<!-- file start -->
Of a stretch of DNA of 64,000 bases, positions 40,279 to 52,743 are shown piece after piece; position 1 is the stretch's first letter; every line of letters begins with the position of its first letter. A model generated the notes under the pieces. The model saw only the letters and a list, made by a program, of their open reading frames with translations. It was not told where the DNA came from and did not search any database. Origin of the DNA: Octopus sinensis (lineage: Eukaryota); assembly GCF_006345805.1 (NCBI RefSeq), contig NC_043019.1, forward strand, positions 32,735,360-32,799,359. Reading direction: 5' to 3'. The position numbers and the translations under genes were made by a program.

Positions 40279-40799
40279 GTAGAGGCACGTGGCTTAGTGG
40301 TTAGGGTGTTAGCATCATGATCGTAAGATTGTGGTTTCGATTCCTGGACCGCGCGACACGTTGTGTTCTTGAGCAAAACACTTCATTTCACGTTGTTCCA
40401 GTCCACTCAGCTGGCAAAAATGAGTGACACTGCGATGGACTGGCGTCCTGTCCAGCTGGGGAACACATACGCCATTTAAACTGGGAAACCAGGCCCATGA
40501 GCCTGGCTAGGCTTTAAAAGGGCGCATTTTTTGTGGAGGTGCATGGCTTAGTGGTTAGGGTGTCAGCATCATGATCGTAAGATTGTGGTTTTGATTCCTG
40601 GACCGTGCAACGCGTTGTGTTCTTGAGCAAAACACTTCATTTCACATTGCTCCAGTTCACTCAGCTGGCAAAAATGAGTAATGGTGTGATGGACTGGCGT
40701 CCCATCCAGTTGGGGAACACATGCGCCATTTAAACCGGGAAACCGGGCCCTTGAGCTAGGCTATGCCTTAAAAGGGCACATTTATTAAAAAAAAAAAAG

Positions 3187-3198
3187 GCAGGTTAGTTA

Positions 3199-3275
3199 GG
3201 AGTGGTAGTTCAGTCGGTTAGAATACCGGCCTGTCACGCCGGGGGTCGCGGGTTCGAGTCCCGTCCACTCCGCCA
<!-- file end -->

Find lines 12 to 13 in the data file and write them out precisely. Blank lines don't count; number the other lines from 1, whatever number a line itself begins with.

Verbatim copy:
3199 GG
3201 AGTGGTAGTTCAGTCGGTTAGAATACCGGCCTGTCACGCCGGGGGTCGCGGGTTCGAGTCCCGTCCACTCCGCCA